Now Is the Time to Buy the Boots You've Been Thinking About for Years

·3 min read
Now’s the Time to Buy the Boots You’ve Been Thinking About for Years
Now’s the Time to Buy the Boots You’ve Been Thinking About for Years

Christian Vierig/Getty Images

Easing back into social situations after virtually spending a year and half indoors might have you thinking that a closet revamp is in order (and, on a personal note, we feel same). But instead of adding to your summer collection, it's time to consider what you want your fall wardrobe to look like, since the cooler weather will be here before we know it.

Yes, it's a tad early to deck your halls with cozy decor and start scouring Bath & Body Works for pumpkin-scented candles (though, if that's what makes you happy, you do you), but piecing together your fall outfits can really begin now. As you start drafting next season's shopping list, you'll of course want to include a variety of classics (anything plaid) and trendy items (graphic tees and millennial-style mom jeans) in your cart. But you know that pair of boots you've had bookmarked on your browser forever? Well, we have it on good authority that those should be made a priority, too.

There's no time like the present to invest in a quality pair of boots.

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We're not just saying that because you more than deserve to treat yourself after the wild ride we've had and continue to endure, either. According to Lucila Saldana, WGSN Strategist, Footwear and Accessories, the market is being steered in a new direction, and a "buy less, but better" mentality is in the driver's seat.

Now’s the Time to Buy the Boots You’ve Been Thinking About for Years
Now’s the Time to Buy the Boots You’ve Been Thinking About for Years

Christian Vierig/Getty Images

Saldana tells InStyle that while consumers crave newness, the shift from "more" to "better" will be marked in 2021. It's an interesting paradox: Brands have had to shift their focus from biannual collections to daily product drops to keep up with today's consumers who, thanks in large part to social media, want more options more frequently. But "more" doesn't always mean "better," so in order to best weather this change, it's paramount for shoppers to learn and understand that better — better quality, better design, better functionality — does often coexist with value.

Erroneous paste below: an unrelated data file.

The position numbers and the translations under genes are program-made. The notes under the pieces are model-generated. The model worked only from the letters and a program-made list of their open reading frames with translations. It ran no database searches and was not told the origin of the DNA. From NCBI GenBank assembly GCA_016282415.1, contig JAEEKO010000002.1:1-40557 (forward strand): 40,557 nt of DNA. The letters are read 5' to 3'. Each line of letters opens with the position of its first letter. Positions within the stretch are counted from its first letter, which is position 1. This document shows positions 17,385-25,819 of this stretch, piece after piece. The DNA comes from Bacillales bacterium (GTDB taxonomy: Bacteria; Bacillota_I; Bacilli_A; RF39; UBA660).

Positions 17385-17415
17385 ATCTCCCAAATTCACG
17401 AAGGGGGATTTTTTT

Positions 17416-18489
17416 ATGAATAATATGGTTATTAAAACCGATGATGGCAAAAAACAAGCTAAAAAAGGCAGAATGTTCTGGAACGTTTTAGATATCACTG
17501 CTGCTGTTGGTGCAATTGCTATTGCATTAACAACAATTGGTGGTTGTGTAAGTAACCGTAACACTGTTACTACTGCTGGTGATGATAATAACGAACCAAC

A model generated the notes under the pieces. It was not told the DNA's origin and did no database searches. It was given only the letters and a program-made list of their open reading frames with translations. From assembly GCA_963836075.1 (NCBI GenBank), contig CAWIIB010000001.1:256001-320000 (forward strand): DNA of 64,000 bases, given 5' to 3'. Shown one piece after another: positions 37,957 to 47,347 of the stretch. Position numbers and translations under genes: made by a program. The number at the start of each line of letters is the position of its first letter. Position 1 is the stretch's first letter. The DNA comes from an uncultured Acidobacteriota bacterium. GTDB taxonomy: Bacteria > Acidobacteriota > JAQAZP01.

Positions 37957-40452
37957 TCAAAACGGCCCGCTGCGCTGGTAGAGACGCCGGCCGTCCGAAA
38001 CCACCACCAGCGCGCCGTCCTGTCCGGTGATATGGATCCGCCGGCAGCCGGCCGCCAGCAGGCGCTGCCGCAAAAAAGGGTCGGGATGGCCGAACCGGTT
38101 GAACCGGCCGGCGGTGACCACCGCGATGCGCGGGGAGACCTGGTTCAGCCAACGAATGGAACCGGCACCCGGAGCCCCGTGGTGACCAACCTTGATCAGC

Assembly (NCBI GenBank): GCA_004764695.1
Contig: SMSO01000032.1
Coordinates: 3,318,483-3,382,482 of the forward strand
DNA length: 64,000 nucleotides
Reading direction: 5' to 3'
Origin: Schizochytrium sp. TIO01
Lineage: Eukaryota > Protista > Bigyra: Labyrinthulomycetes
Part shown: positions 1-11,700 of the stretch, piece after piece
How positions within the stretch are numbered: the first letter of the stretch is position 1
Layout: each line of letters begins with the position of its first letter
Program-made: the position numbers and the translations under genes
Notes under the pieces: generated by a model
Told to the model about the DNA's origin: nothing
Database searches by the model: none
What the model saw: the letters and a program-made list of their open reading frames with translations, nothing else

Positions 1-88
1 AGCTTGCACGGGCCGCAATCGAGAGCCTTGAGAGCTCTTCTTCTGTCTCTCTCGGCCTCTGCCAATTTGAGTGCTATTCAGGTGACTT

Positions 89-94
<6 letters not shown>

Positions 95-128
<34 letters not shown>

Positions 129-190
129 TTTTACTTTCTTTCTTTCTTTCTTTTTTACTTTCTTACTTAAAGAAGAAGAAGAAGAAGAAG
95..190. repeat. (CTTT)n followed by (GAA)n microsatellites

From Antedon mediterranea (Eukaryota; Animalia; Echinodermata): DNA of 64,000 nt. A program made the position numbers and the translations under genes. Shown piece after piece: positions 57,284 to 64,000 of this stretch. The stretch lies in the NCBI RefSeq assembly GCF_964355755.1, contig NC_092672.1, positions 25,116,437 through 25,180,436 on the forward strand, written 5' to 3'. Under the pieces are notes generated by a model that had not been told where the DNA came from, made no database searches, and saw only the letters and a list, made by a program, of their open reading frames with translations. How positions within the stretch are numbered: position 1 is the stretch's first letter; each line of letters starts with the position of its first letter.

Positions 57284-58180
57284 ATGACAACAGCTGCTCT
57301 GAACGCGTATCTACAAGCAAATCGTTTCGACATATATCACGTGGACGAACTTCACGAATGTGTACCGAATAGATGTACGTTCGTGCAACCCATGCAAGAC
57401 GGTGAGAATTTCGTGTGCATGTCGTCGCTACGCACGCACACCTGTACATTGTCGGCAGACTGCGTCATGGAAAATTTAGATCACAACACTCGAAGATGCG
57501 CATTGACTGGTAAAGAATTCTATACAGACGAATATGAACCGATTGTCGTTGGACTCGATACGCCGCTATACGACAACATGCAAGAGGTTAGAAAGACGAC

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You've heard the age-old phrase "you get what you pay for," right? That's essentially the goal here: To buy less, but buy better quality to get more wear out of your wardrobe. But why the sudden shift in perspective? Saldana says it stems from a culmination of consumers realizing they need fewer items, a more sustainable mindset, and the post-pandemic recession.

"Designers are refocusing on considered essentials that have longevity, as products that can stand the test of time will be more important than ever," Saldana says. "As a result, we suggest returning to heritage items and up-speccing accessories designs to promote the endurance of single pieces over multiple buys."

Boots
Boots

Christian Vierig/Getty Images

That's also where a better boots purchase comes in — think of them as an investment as opposed to a splurge. Rather than spending a small chunk on a new pair of boots every season, now's the time to invest in your dream pair that, while at a higher price point, are also higher quality and will last for years to come.

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If you're still unsure how to determine whether or not the specific pair you've been eyeing is worth purchasing, Saldana offered a few tips to help you out.

The first is to make sure the design you're leaning towards is timeless and familiar but remastered for your modern lifestyle. Opt for core boots like utility boots, ankle booties, pairs that extend to or over the knee, and styles that are trans-seasonal with longterm appeal. Next, do your research. Find out what materials the boots are made of, prioritizing high-quality materials as well as comfortable styles.

Lastly, buy with resale potential in mind. "We're expecting this market to grow," Saldana tells InStyle. "Therefore, positioning your product as a commodity the customer can invest in and then trade is essential."